Car-Sharing Ride Apps Go Legit In China

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Posted 2 years ago


New York And Chicago May Build Their Own Uber-Style AppsThe streets of Shanghai, China will soon have a groundbreaking air to them in the form of on-demand taxicabs.

The city’s government website issued their approval to allow taxi-hailing apps and their related car services, making the city of  Shanghai the first within China to allow this form of transportation.

Previously, on-demand cars were labeled as ‘black cars’ to denote their unlicensed status.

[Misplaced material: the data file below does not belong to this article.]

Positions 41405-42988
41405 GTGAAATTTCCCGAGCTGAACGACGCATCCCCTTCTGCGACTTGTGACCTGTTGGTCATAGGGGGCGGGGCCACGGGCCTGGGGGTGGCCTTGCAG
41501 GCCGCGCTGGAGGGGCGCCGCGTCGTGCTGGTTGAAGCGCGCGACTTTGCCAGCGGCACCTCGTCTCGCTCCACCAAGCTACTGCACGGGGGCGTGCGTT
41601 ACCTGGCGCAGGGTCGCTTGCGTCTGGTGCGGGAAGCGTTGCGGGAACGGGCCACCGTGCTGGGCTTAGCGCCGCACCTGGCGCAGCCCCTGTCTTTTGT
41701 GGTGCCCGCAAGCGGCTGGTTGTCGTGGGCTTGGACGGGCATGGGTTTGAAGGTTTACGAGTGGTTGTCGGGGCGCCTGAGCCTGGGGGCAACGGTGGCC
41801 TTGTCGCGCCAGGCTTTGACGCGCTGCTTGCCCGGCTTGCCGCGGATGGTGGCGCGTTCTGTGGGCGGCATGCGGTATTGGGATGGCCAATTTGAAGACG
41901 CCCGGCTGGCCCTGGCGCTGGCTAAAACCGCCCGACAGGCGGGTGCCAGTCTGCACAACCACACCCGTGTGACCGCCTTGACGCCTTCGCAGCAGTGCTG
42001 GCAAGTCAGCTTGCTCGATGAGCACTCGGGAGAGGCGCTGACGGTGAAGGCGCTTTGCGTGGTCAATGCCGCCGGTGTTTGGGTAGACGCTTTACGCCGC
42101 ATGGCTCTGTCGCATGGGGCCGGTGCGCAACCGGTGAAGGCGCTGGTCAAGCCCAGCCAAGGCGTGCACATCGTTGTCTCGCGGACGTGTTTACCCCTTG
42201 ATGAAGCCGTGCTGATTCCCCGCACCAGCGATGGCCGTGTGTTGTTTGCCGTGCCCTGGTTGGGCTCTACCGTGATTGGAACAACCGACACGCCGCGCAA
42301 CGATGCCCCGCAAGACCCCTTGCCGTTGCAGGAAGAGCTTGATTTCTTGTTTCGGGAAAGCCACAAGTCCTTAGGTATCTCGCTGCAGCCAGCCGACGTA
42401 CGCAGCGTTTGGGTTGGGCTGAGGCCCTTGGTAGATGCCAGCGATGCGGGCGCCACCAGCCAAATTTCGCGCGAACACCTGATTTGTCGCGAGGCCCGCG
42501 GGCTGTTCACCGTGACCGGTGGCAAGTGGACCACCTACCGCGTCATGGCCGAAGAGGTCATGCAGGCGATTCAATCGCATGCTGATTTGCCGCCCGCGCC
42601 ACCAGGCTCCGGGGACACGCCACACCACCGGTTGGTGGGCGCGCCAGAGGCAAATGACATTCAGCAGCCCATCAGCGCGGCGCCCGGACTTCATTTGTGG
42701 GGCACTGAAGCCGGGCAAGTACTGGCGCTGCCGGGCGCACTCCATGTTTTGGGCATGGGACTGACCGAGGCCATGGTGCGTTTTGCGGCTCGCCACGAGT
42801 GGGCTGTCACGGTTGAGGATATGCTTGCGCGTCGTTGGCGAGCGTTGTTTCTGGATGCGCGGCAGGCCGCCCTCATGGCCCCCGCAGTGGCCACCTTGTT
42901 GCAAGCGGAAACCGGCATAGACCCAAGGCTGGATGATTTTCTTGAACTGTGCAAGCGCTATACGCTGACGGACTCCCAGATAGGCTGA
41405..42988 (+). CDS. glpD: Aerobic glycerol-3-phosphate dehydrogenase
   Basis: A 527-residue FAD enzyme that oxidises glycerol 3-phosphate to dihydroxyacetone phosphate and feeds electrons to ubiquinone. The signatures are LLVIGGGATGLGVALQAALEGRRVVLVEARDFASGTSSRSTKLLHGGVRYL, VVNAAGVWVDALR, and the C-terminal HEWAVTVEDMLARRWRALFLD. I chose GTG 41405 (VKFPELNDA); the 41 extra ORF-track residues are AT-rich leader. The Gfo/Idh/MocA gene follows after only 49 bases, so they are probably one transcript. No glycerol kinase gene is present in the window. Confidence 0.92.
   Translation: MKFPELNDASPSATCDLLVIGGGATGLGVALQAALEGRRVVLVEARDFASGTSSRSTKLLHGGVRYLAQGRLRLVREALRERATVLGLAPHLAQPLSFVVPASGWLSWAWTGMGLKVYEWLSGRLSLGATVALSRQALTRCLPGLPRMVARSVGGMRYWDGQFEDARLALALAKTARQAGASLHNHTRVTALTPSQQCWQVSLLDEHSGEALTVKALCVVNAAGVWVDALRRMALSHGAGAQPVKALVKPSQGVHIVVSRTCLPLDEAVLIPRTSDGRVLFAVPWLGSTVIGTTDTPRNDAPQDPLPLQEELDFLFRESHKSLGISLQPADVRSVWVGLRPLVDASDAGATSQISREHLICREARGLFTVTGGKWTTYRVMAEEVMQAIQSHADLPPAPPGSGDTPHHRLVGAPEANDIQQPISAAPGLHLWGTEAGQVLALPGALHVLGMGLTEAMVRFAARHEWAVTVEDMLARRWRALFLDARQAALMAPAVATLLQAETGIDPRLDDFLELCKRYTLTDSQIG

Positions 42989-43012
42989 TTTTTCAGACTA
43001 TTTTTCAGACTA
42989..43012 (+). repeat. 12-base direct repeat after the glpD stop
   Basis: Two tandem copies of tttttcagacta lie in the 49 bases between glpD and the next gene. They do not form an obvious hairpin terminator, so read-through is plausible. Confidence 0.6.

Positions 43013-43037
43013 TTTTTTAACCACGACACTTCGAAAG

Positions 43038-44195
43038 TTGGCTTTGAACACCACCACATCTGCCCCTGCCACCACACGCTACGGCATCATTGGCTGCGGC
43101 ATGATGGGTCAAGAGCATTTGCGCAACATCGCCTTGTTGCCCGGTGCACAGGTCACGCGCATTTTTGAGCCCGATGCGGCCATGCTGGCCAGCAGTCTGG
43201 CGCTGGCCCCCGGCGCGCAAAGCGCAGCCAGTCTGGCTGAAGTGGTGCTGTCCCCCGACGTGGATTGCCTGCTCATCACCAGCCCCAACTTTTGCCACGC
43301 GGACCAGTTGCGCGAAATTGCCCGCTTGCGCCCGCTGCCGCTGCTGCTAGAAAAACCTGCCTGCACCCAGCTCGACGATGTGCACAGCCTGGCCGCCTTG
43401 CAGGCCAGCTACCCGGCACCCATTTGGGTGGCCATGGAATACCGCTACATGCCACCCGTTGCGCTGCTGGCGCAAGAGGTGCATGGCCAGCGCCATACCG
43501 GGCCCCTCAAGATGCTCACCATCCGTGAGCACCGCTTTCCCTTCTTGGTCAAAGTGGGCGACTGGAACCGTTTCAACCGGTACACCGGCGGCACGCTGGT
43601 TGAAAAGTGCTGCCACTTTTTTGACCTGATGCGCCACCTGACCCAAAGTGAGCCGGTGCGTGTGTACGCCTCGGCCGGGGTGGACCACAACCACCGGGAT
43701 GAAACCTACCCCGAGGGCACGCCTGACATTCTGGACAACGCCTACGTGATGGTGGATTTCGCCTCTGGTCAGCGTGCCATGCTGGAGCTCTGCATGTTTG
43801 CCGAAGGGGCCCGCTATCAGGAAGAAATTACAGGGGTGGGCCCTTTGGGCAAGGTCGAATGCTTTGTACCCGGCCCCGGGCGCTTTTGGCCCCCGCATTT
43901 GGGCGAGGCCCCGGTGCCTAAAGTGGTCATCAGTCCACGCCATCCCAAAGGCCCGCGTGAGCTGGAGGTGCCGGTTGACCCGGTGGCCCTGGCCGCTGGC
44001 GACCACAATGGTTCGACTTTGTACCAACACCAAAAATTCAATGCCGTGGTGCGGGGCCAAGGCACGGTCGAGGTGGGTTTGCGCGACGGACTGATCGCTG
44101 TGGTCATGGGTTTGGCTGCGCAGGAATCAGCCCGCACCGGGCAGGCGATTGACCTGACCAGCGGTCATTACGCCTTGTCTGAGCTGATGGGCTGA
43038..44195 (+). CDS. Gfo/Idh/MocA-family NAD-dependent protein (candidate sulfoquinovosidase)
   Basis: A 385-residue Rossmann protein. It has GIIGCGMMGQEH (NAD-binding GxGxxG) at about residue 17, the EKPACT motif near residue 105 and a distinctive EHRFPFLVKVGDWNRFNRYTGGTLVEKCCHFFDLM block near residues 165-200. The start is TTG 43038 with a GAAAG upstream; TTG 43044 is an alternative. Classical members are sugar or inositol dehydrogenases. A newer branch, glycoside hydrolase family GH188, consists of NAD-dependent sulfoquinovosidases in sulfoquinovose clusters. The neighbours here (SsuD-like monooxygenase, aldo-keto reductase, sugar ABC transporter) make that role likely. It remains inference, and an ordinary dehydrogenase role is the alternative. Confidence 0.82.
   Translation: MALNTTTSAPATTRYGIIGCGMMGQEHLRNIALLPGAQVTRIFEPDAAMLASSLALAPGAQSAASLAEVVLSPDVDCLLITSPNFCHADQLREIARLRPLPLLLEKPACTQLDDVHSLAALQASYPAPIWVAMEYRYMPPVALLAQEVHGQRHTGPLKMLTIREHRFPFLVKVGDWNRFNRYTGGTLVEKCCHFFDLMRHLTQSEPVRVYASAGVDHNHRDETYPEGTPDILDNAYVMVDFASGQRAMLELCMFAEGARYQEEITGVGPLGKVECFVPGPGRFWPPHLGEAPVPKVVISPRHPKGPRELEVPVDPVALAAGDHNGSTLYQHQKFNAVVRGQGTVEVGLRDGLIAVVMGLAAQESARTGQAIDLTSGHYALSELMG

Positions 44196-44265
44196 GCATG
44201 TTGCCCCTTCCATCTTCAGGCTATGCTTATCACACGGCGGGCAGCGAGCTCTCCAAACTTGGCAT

In Beijing, companies both international like Uber and domestic such as Didi and Kuaidi were slapped with fines after the country’s transportation ministry levied a ban in January of this year and Uber’s offices in Chengdu and Guangzhou were raided under the pretense of ‘routine visits’.

It helps that Shanghai is considered the nation’s litmus test for new commercial developments, and that despite the ban, the amount of mobile on-demand car service app accounts soared to 172 million last year.

While the news is expected to be a boon for Uber, it may help Didi and Kuaidi more.

Both companies, who found their start as Uber clones, are at the mountaintop of the industry within China with a 78 percent share in bookings between them.

Uber’s position? Third, with a dismal eleven percent of all bookings.

The plan goes into effect citywide beginning next month.

Christopher A. Smith


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